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Philadelphia Metro Viewpoints

Philadelphia Metro Viewpoints

NFL a practice in socialism By Evan Weiner

For Philadelphia Eagles fans, Saturday marks the time of year when they can come out of hibernation in their best tailgate-stadium attire to celebrate what is essentially a restraint of trade, the NFL draft.

It doesn’t matter to NFL fanatics that the baseball season is nearly a month old or that the NBA and NHL are in their playoffs. No, it’s time to salute the most perfect form of socialism ever invented. The National Football League, where all 32 owners share money, has devised a way of divvying up college athletes that under most other circumstances would be illegal.

And the fans buy into the notion and don’t ask questions. Should Eagles fans decide to go up to New York and attend the NFL Draft at the theater in Madison Square Garden, they get to attend a football function that’s a lot like the old Jerry Seinfeld show where nothing happens. Once inside Eagles fans can wear nutty outfits, read what Mel Kiper Jr. or anyone of literally 200 other draft gurus have to say about the NFL’s potential new employees and jump up and down hoping that an ESPN camera will put their mugs on cable TV. It’s like the crowd on “Let’s Make a Deal.”

They sit around and wait for the NFL Commissioner Paul Tagliabue to announce that the San Diego Chargers are “on the clock.” The top prospective employees sit within ESPN’s camera range and when an athlete’s name is announced, ESPN captures the moment and the fanatics react the way Caesar might have. With a thumbs up or a thumbs down.

It’s a tough crowd. But the fans really don’t know how tough it is inside their favorite team’s “war room.” Spread across the country in each city that has a franchise, the war room resembles the old smoke-filled backroom at a political convention. Each team has a place filled with coaches and scouts arguing among themselves, and on the rare occasion even getting physical, while discussing the merits of a particular player.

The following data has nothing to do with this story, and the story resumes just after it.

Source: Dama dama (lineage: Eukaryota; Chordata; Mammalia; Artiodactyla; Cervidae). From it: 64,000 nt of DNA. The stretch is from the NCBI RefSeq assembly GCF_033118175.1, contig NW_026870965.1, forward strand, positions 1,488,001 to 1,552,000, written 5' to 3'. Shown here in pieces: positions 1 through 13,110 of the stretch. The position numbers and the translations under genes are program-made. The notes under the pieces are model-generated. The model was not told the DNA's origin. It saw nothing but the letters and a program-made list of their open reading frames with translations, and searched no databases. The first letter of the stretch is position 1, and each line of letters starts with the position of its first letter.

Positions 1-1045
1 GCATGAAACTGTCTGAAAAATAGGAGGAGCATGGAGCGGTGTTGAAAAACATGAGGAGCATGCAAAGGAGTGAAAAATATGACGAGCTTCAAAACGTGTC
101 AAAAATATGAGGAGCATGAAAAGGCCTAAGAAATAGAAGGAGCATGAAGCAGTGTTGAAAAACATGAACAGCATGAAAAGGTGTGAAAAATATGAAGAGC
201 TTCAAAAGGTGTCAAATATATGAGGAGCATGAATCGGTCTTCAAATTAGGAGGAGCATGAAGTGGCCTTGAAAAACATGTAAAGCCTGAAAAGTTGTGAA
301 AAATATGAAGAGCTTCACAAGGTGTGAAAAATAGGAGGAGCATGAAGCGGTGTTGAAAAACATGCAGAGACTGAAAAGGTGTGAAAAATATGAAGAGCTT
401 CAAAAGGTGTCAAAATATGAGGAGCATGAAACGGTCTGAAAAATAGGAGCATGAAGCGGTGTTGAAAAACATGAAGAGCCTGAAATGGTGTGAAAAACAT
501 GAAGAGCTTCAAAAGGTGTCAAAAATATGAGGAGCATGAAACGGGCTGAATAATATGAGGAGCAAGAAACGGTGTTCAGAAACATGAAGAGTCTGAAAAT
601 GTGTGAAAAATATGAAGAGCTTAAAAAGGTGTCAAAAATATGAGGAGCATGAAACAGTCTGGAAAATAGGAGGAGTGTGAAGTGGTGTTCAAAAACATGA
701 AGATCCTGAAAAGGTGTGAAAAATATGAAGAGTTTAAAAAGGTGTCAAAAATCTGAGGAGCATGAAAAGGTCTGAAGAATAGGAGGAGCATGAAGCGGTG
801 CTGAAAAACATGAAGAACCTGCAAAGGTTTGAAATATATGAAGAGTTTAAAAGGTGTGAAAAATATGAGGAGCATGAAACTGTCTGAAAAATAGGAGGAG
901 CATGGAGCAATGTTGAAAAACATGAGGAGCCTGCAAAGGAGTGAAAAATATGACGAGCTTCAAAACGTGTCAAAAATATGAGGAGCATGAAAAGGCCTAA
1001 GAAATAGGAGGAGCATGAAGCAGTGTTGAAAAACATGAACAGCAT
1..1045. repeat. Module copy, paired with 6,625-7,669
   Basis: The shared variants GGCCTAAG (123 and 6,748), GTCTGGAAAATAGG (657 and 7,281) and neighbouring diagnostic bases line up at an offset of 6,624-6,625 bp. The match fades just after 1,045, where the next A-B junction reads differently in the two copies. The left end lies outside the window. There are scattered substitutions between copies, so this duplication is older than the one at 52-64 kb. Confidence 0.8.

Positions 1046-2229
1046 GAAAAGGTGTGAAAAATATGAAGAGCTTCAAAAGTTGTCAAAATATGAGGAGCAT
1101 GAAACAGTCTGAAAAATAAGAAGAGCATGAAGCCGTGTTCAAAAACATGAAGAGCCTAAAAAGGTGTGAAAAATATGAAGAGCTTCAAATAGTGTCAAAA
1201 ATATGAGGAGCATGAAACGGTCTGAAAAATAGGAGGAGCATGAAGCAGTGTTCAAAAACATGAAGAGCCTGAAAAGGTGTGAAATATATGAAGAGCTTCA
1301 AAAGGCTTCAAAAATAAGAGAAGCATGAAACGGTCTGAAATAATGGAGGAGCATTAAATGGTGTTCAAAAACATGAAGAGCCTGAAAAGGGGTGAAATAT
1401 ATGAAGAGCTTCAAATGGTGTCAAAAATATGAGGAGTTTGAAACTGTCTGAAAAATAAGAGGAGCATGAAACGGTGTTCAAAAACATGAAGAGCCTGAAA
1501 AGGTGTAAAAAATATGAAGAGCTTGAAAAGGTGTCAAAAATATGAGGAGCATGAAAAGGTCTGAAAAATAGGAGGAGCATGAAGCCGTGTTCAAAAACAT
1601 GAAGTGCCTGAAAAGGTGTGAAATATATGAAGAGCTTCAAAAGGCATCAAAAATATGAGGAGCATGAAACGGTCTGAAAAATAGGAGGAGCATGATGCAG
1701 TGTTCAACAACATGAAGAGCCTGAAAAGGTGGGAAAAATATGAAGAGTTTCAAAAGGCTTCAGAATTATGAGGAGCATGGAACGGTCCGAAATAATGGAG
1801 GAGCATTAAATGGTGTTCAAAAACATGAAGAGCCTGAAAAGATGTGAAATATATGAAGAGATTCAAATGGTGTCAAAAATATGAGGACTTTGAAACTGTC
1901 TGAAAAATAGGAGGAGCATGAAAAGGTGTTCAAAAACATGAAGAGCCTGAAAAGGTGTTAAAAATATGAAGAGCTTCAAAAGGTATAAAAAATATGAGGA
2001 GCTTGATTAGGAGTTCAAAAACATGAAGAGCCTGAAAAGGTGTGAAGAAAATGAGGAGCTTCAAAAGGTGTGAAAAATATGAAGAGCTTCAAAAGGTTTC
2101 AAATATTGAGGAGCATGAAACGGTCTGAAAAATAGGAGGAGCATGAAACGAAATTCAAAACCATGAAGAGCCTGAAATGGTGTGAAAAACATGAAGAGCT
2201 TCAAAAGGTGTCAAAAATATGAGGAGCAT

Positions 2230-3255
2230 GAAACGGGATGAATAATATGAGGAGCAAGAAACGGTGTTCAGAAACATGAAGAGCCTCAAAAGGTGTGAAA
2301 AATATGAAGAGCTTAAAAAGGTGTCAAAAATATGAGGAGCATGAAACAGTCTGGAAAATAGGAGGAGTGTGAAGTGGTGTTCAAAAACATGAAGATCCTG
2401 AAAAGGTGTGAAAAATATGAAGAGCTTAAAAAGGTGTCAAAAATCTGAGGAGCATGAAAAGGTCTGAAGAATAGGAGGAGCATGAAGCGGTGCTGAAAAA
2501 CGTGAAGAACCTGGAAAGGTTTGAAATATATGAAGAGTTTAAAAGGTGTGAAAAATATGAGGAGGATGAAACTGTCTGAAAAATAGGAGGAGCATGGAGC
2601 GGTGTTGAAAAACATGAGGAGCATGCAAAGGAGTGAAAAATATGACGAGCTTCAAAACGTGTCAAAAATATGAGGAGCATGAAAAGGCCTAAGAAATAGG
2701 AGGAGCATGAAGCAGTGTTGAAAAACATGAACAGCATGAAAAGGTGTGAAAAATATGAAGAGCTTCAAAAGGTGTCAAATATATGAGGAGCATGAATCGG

Some organizations have accused others of bugging their war rooms to find out what is going on. The NFL draft really is crisis time. After all, teams are investing millions of dollars in first-round picks and a “bust” could force an upset owner to fire his entire personnel department.

In essence, the NFL owners have perfected a system to the point where they don’t have to compete for the very top college students who are eager to enter their unique business world, professional football. The teams automatically get the top applicants. Imagine accounting companies just going to Wharton or Harvard School of Business and drafting students. It can’t be done.

Yet the NFL draft is legal because the owners and the players’ association have cut a deal that allows the draft to be legal, even though college players apparently are left with few rights.

Football players’ contracts are not guaranteed, but they do keep the bonuses. Chosen college applicants are also slotted into a sliding salary scale. The No. 1 pick will get the most money, the final player chosen gets the least. But at least the last player picked in the draft gets a week vacation in Newport Beach, Calif., as the Lowsman Trophy winner. The geo-political world has changed, but not the football world. Some things just never change.

Evan Weiner is a commentator on “The Business of Sports,” for Westwood One’s

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